Myrrh resin from Adobe StockThe the winter solstice is December 21st and, in the Northern Hemisphere, this is the darkest time of the year. It is the day when the night is the longest and the day is the shortest. And the days only start to get noticeably longer and the nights shorter after the 24. The many cultural holidays that cluster around this time of year are all festive celebrations of this passage from darkness to light.

Although Christians celebrate the birth of Christ at this time, it's unlikely this was actually when Jesus was born. Shepherds watch their flocks by night during lambing season, which occurs in the spring. Nevertheless, it seems an appropriate time to celebrate Christ's birth as the awakening of a new light in the world.

It’s a festive time of the year. There are colorful lights everywhere, Christmas carols and presents exchanged. But, it is still a physically dark time of the year, as shown by high rates of depression and the start of the cold and flu season. That's why it's appropriate to discuss the bitter herb, myrrh this week.

In the Christmas carol, We Three Kings, the wise man who brings the gift of myrrh says:

“Myrrh is mine, its bitter perfume breathes a life of gathering gloom. Sorrowing, sighing, bleeding, dying, sealed in the stone-cold tomb.”

Bitterness and darkness visit everyone's life from time to time. We prefer the sweet side of life, but the bitter side of life is what cleanses and purifies the soul. It rids us of what no longer serves us.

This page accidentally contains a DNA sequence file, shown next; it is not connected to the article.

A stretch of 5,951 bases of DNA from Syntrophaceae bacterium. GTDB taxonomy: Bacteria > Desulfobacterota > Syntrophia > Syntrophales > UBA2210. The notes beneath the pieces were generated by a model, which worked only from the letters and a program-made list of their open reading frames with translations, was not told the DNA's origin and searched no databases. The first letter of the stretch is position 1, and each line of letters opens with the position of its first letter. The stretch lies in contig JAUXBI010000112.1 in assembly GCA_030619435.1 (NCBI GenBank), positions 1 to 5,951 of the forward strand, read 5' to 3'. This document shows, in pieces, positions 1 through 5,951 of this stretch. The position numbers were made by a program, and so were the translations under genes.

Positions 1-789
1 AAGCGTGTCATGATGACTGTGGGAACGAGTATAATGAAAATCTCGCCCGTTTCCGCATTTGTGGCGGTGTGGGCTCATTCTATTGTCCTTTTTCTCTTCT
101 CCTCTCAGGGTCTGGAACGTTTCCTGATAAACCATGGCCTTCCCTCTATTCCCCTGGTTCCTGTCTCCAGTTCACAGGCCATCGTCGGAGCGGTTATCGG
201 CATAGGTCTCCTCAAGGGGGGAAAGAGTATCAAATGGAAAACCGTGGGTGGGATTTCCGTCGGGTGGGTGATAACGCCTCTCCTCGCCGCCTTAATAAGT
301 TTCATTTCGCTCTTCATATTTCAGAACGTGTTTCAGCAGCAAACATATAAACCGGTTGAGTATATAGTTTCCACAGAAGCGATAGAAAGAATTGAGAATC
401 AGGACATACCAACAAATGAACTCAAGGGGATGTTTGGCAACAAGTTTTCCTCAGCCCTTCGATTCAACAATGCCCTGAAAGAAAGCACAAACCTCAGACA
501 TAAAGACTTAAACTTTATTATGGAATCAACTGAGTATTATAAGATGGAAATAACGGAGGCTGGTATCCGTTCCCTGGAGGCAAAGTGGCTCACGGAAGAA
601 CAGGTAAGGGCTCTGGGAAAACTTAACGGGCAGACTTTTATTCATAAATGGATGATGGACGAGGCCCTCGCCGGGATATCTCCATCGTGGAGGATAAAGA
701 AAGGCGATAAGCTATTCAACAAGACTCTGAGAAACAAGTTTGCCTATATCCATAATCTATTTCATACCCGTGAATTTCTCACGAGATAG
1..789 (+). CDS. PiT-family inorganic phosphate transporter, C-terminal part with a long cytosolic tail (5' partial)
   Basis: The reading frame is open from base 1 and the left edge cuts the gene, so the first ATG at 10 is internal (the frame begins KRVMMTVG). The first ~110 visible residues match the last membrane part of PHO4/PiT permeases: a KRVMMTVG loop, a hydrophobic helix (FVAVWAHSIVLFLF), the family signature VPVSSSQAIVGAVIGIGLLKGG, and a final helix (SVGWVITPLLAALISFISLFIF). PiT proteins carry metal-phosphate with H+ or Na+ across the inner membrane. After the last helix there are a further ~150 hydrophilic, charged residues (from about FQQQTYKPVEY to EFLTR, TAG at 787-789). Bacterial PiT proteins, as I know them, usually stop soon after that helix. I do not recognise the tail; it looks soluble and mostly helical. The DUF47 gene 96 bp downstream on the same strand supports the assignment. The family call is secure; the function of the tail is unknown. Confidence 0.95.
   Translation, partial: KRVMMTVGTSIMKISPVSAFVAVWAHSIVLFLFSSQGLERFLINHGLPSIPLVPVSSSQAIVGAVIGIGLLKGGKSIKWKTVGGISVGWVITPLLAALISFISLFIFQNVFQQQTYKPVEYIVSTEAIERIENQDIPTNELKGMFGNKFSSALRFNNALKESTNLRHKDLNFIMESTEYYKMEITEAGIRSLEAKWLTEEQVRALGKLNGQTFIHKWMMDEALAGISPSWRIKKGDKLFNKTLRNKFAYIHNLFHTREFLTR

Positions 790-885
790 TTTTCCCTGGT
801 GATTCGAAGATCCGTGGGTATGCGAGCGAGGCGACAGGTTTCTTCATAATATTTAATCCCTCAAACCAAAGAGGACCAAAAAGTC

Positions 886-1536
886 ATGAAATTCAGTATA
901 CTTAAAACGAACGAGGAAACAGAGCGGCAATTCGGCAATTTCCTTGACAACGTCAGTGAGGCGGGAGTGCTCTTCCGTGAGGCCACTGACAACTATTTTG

Antiseptic and Disinfectant

Myrrh gum from Adobe StockIf you've ever tasted myrrh resin, it is definitely bitter. But, it's also a very effective infection-fighting herb. It can be used both internally and topically to rid the body of infectious organisms. In fact, myrrh is so antiseptic that it was used in embalming practices. The mixture applied to the body of Jesus after his crucifixion included myrrh and aloes (a plant different from aloe vera). The application of these herbs prevents decomposition and foul odors.

I like myrrh as an antiseptic remedy. I've used it both internally and topically for infections. One of my favorite uses is a glycerite made of equal parts myrrh gum, goldenseal and bayberry root bark, which is used as a gargle for mouth sores and sore throats. To use it, mix it with a little warm water and swish in the mouth or gargle with it for about 30 seconds. You can swallow a little if you like. If you add a small amount of capsicum, it will sting for about a minute and then act as a pain reliever as well as an infection fighter.

Myrrh and Guggul

Myrrh is Commiphora myrrha and guggul which is used in Ayurvedic medicine is Commiphora mukul. They have many similar properties. Guggul is best known for its ability to aid the cardiovascular system. Research done in India suggests it lowers LDL cholesterol, raises HDL cholesterol, and lowers overall cholesterol levels. It contains compounds called guggulsterones that inhibit the synthesis of cholesterol in the liver.